A couple of years ago, I began thinking about making a presentation called 'Keep Your Mojo Workin' about some of the many ways I find inspiration when things just don't seem to be clicking. I ended up with pages and pages of notes and more ideas than seem able to fit in my wee pea brain, but here is one that I find extremely cool.
Hue at +40
Hue at +62
Hue at -97
Find something you've made (in this case a bead, of course) or even a photo whose color combos you really like. Put that photo into a
photo editing program such as photoshop and modify it. In photoshop, go
to 'adjust color' in the 'enhance' drop down menu, then go to 'adjust
hue/saturation' in that drop down menu. Then go to town moving the 'hue'
bar up and down. From subtle color differences to radical changes, I guarantee you'll find some color combos you never
would have thought of! Now to match the colors with glass rods....
Oh, don't you love it when things converge!? I went to the Black Sheep Handspinners Guild meeting in September with fiber to give away. And the kind person who took it off my hands gave me a bit of BFL (Blue Faced Leicester, for the uninitiated) that was dyed orange, yellow and brown. Now these are colors I just don't work with~ but it was a lovely bit of fiber, so hmmm... I just happened to have a book out of the library called Patterns in Nature (Publishers Weekly's 'most beautiful book of 2016')~ an excellent book which not only shows amazing patterns, but tells the science behind what makes those patterns occur. For instance the patterns on feathers happen before they split into barbs- who knew?
Three butterfly scarves here!
As I was leafing through the book I came across a closeup photo of a butterfly wing and~ guess what? The colors were the same as the lovely fiber I'd just gotten my greedy hands on. And so an idea was born! The colors, the patterns, the shapes~ it's all good. These days, just about all of my scarves are based on butterfly patterning. There are so many amazing patterns to study and imitate.
Now, of course I am wondering about starting a fish scarf series!
It came to me the other day that I had only ever made a few horse beads and they always seemed to be in different styles. So it was time to try again. Thing is, I can't seem to decide how I'd actually like them to look.So I made a sampling.
From left to right they are:
* The Swedish style Dala horse
* 'Rocking' horse without a rocker
* A more realistic horse, with a bit of aqua blue
* 'Southwestern' style horse
I think I like the Dala horse and realistic horse the best of the bunch.Tried another in the realistic style and transparent amber glass. There is still work to be done to make these be 'just right'!
It's time to introduce a new 'line' of handmade lampwork beads- 'Modern Medievals.' What the heck does that mean, you may ask? This bead grouping is made up of beads that are designed using techniques that have been around for millenniums using basic tools and glass colors. These are not copies of historical finds, but rather somewhat modernized versions of these beads that will encompass some different shapes and color combinations. Here are a few examples:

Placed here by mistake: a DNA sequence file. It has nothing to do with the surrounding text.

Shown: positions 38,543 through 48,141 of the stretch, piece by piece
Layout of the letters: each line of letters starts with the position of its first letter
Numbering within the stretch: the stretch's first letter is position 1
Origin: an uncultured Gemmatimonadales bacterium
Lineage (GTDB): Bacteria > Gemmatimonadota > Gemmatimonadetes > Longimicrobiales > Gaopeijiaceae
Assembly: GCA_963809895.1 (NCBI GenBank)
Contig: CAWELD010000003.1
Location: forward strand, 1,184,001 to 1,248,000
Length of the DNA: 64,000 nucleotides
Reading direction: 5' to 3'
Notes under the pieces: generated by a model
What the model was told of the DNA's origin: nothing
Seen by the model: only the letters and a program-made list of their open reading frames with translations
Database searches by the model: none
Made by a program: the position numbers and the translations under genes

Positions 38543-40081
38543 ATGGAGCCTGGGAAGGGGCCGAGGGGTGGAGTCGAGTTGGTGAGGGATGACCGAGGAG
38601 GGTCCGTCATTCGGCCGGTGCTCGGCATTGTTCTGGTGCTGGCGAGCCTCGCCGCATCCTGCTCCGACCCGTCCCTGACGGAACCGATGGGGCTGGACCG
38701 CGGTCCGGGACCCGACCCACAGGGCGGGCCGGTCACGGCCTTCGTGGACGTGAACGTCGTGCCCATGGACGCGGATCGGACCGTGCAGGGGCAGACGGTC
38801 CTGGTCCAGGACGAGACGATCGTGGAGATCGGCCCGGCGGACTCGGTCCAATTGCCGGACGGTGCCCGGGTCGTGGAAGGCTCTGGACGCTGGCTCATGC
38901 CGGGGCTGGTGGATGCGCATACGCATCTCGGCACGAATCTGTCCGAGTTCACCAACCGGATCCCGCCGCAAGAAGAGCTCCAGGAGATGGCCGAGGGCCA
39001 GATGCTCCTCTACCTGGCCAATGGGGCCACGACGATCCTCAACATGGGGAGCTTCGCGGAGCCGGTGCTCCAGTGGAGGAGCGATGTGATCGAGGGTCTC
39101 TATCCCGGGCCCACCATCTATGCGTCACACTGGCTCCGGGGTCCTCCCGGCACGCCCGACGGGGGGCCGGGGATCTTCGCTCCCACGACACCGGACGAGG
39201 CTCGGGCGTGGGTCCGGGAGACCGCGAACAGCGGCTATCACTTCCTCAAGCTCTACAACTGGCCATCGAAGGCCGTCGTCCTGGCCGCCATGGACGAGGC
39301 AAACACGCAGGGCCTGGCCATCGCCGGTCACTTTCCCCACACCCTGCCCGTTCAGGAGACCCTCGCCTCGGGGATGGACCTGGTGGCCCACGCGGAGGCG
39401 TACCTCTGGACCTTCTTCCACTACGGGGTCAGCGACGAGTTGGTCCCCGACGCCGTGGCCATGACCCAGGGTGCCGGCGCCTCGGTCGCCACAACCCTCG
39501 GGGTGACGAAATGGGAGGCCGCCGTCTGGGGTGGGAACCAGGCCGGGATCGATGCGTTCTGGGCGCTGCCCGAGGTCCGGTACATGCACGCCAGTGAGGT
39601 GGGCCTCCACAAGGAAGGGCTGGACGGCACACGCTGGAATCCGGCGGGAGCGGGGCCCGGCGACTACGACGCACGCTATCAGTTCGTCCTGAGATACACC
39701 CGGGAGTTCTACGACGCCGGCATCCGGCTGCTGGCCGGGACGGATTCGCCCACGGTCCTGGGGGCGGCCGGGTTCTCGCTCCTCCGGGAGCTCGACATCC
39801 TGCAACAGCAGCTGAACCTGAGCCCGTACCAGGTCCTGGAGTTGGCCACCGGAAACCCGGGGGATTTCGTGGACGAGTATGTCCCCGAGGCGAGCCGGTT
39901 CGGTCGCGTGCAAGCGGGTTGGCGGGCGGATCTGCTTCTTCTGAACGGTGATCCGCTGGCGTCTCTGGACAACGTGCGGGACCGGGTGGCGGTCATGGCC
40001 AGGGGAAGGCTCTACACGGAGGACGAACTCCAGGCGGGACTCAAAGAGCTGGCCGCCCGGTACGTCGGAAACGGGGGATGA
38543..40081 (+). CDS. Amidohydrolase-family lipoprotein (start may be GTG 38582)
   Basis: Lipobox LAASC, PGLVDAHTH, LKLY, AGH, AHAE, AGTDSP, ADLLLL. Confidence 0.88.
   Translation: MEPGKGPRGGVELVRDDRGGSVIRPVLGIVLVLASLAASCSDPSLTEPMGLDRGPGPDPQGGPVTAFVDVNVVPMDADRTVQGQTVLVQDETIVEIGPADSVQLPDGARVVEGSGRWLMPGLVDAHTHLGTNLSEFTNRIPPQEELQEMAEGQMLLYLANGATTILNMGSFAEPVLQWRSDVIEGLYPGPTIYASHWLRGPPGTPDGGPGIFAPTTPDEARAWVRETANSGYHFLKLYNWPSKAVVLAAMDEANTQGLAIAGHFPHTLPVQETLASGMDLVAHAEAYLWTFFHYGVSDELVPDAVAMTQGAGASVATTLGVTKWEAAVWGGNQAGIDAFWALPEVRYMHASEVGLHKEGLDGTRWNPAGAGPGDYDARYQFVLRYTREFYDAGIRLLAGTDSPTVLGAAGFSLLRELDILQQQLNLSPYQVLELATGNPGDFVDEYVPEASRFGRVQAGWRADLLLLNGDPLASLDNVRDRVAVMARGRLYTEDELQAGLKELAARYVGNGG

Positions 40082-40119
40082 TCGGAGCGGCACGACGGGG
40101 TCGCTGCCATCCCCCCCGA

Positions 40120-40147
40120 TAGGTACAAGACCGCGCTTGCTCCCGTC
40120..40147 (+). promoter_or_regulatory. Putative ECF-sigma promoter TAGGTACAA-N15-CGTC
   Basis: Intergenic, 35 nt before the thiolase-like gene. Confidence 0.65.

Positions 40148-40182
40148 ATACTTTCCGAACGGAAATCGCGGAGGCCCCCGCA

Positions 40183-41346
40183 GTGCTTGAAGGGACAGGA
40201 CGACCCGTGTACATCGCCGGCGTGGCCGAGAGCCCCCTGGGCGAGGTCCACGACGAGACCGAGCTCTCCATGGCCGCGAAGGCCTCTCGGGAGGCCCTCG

Stacked dots or 'horned' beads. This style was extremely popular during the warring states period in China. Though first imported there from countries to the west such as Egypt and Mesopotamia, the popularity of these beads encouraged the Chinese to begin making their own. These beads are made up of different colors of glass stacked one on top of the other and melted together. They have a lot of texture, which makes them a bit fun to wear. Most of the historical finds are round. My beads will encompass other shapes, like these conical beads.
'Eye' beads are a close relative of the stacked dots; as a matter of fact, stacked dot beads are also often referred to as eye beads. In the classical version of the eye bead, the dots are melted together. The eyes can be made from just two colored dots melted together, or many. The two beads in this photo could both be considered 'eye beads', though one has raised stacked dots. In some cultures this type of bead is worn to ward off the evil eye. One of these beads has a fine silver foil core, a technique. practiced as far back as the Viking era, or about the 10th century. The other has twisted glass (twistie) decorations, a technique I have observed to be present in many ancient beads, some over 2000 years old.
Beads that have been 'feathered', 'combed' or 'raked' have also been around for a very long time. The three techniques are quite similar, using a tool or point of a glass rod to pull lines of glass laterally across the bead. Some of the beads pictured are cone shaped. These could have been used as whorls on wool spindles, or worn decoratively, or both (as some of my friends do).
The last technique I will mention here is that of folding glass. Tom and Sage Holland re-discovered the methods of making this type of bead after a lot of trial and error. An article explaining how this is done can be read in volume 29, issue 4 of Ornament magazine. I have as yet to make any of these for the 'Modern Medievals' collection, but they will be coming soon.